Written By Nereus Fellow Guillermo Ortuño Crespo

The negotiations on the fate of biodiversity in 46% of our planet, or the high seas, have begun. Since the aftermath of World War II, the distribution and intensity of anthropogenic pressures on biodiversity beyond national jurisdiction (BBNJ) have been increasing almost continuously. After almost two decades of discussions about the need to better protect the high seas, the international community mobilized. UN General Assembly (UNGA) Resolution 69/292 resulted in the creation of a two-year (2015-2017) Preparatory Committee tasked with providing recommendations towards a new international legally binding instrument (ILBI) for the conservation and sustainable use of BBNJ. This two-year process was open to the involvement of civil society. Members of the Nereus Program research network have been heavily involved in the generation and dissemination on actionable knowledge relevant to the BBNJ process, including questions of data repositories, technology transfer, the impacts of fisheries in the pelagic realm or climate change (read more here). The Preparatory Committee was able to agree on a series of technical recommendations for the UNGA, which proceeded to passing Resolution 72/249, which called for the summoning of an intergovernmental conference for the development of a new ILBI under the UN Convention on the Law of the Sea.

The first of at least four intergovernmental conferences recently took place at the UN headquarters in New York City. The negotiations were marked by a sense or urgency, responsibility and hope. Just like during the Preparatory Committee process, members of civil society were invited to participate in the deliberations and once again, various researchers from the Nereus Program were active participants in the conversation. The contributions of the Nereus Program during the Preparatory Committee meetings took two forms, informational side events and policy briefs. The first intergovernmental conference was no exception.

The Nereus Program side event took place during the first day of negotiations at the United Nations and focused on the topics of high seas taxonomic diversity, transboundary ecological connectivity and the integration of fisheries in the negotiations. The side event was a “full house”, two senior researchers moderated the session, while three fellows and research associates (Guillermo Ortunno Crespo [Duke University]; Marjo Vierros [Coastal Policy and Humanities Research] and Mathieu Colter [Bloom]) provided 10-minute oral interventions. The session was an opportunity to remind delegations and other members of the audience of the suite of policy briefs that the program has contributed to the BBNJ process over the last two and a half years (click here for Nereus policy briefs; click here for Duke policy briefs). A new policy brief on the boundaries of our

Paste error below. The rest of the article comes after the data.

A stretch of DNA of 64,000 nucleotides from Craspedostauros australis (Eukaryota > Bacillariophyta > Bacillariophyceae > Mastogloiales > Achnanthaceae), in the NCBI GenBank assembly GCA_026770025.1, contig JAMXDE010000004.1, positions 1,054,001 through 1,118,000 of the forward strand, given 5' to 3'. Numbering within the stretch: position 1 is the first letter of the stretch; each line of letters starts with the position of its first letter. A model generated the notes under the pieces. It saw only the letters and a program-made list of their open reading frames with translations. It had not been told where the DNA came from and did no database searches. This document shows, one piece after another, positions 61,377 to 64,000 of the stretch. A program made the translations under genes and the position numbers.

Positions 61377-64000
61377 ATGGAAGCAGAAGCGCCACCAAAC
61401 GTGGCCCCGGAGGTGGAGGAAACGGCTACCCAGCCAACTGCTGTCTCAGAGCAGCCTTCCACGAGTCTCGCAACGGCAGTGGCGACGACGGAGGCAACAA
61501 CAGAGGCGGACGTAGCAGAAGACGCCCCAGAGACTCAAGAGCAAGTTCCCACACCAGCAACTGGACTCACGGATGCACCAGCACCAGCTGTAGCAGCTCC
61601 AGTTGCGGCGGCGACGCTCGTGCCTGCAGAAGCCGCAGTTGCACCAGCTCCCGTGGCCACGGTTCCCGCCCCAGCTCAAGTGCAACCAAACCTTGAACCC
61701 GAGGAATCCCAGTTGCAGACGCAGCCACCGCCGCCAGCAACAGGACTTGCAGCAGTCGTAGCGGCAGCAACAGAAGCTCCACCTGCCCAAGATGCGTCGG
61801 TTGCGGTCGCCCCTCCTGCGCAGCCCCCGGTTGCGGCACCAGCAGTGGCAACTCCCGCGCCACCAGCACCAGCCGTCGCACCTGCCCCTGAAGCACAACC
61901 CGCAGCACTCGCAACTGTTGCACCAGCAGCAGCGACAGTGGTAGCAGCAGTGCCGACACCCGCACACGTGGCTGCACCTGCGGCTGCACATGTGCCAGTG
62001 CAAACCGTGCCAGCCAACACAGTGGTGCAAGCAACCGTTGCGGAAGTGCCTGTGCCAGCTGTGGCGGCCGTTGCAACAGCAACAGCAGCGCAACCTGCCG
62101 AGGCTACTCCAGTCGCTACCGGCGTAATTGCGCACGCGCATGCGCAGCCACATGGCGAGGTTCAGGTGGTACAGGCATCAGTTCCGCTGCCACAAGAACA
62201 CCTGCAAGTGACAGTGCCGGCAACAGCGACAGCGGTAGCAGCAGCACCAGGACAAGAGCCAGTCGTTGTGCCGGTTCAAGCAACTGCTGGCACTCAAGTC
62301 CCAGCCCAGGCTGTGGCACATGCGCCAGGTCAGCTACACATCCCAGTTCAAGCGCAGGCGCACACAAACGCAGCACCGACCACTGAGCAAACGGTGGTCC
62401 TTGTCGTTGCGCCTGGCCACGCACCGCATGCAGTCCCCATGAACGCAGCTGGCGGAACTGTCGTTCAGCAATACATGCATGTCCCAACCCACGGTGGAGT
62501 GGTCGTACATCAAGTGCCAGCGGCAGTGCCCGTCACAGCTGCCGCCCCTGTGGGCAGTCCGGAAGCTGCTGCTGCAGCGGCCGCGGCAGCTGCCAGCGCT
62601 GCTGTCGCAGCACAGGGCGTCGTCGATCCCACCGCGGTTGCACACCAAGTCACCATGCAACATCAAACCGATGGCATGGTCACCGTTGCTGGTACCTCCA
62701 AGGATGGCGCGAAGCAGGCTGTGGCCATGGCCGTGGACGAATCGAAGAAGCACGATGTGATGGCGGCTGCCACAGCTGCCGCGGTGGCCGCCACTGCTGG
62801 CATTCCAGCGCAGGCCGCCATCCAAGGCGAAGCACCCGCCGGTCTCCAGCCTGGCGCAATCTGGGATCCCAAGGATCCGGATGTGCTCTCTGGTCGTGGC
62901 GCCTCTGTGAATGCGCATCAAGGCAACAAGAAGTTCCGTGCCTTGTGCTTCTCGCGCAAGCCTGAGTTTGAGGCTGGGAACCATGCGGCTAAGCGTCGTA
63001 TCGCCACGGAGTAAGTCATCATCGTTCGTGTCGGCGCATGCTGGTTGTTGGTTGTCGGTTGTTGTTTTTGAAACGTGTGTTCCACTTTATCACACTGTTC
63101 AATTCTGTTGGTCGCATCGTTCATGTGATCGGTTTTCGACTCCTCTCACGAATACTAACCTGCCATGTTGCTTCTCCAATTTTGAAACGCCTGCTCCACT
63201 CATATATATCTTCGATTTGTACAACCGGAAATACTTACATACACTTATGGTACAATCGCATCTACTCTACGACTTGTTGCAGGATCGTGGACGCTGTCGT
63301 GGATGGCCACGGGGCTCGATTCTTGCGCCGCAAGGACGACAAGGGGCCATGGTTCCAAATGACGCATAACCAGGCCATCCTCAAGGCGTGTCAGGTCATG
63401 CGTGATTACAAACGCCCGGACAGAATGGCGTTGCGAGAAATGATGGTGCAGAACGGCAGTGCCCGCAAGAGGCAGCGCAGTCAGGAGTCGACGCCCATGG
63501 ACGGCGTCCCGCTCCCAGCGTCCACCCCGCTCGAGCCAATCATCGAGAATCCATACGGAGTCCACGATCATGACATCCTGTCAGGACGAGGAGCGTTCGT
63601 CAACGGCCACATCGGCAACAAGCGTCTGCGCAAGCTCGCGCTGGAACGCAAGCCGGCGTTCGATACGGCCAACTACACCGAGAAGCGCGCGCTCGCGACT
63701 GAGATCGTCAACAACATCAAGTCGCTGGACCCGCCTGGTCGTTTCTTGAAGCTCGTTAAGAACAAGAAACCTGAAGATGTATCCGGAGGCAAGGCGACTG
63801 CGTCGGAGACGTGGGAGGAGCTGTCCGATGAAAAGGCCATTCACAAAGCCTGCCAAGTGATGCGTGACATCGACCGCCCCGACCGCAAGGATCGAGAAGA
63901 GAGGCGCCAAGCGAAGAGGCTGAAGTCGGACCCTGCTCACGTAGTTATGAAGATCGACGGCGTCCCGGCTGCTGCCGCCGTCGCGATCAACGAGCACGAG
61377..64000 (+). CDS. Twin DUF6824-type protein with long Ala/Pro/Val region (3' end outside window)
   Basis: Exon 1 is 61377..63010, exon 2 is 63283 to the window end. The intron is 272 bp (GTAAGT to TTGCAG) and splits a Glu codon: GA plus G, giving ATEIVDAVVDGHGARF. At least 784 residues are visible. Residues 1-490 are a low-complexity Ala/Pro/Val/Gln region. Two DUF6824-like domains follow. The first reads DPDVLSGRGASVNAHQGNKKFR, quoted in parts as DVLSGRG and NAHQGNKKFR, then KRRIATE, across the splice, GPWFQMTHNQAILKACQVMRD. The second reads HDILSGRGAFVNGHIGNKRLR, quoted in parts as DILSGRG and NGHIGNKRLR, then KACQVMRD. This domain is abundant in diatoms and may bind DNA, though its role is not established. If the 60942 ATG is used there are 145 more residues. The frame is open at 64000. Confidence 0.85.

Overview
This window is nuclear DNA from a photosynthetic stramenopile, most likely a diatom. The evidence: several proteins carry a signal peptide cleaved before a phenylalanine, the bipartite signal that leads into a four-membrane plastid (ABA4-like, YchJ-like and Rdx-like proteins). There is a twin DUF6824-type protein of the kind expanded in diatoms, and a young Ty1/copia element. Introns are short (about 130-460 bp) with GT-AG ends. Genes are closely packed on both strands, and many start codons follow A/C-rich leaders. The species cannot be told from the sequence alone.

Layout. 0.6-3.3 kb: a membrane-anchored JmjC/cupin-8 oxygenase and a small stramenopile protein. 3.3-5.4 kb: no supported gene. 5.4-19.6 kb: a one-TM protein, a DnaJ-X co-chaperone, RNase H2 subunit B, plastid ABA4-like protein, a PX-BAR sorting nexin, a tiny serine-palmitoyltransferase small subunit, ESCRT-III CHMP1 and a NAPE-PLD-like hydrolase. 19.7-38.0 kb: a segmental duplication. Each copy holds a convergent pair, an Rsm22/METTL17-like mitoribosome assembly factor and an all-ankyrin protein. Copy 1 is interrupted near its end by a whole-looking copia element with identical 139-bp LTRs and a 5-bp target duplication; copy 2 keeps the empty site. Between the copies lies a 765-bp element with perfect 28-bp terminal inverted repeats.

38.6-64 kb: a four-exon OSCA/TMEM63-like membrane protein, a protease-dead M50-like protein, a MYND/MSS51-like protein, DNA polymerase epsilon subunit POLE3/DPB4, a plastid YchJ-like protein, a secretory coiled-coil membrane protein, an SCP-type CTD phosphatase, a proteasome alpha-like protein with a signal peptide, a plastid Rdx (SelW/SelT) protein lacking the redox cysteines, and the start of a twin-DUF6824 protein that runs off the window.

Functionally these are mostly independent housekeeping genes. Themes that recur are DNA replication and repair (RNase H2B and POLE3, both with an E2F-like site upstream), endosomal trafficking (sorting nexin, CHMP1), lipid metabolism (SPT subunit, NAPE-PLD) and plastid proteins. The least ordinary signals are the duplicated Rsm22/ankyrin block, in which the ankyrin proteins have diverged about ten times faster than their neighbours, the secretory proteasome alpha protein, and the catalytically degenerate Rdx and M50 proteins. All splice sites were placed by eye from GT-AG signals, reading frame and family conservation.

current knowledge on taxonomic diversity in the high seas was presented during this session. The brief explores the known taxonomic diversity of the high seas by describing the data recorded in the Ocean Biogeographic Information System (OBIS).

The research presented during the side event addressed existing knowledge gaps on high seas biodiversity and an area of current debate among delegations at the UN, if and how marine fisheries are to be or areas of intense debate. Through his talk, Guillermo introduced the policy brief to the ~60 attendees of the side event and discussed the current monitoring gaps in high seas fish monitoring. Marjo presented her work on the ecological connectivity between the high seas and coastal indigenous communities via migratory species, which are known to be particular social, cultural and economic importance to hundreds of coastal communities worldwide. The last walk was delivered by Mathieu, who provided an overview the legal status and responsibilities of Regional Fisheries Management Organizations and discussed the role that these bodies could play in the conservation of marine biological diversity in the high seas.

The Nereus Program will continue engaging with this process as negotiations unfold. The best available science must always be at the table and Nereus researchers are in a unique position to deliver such information.

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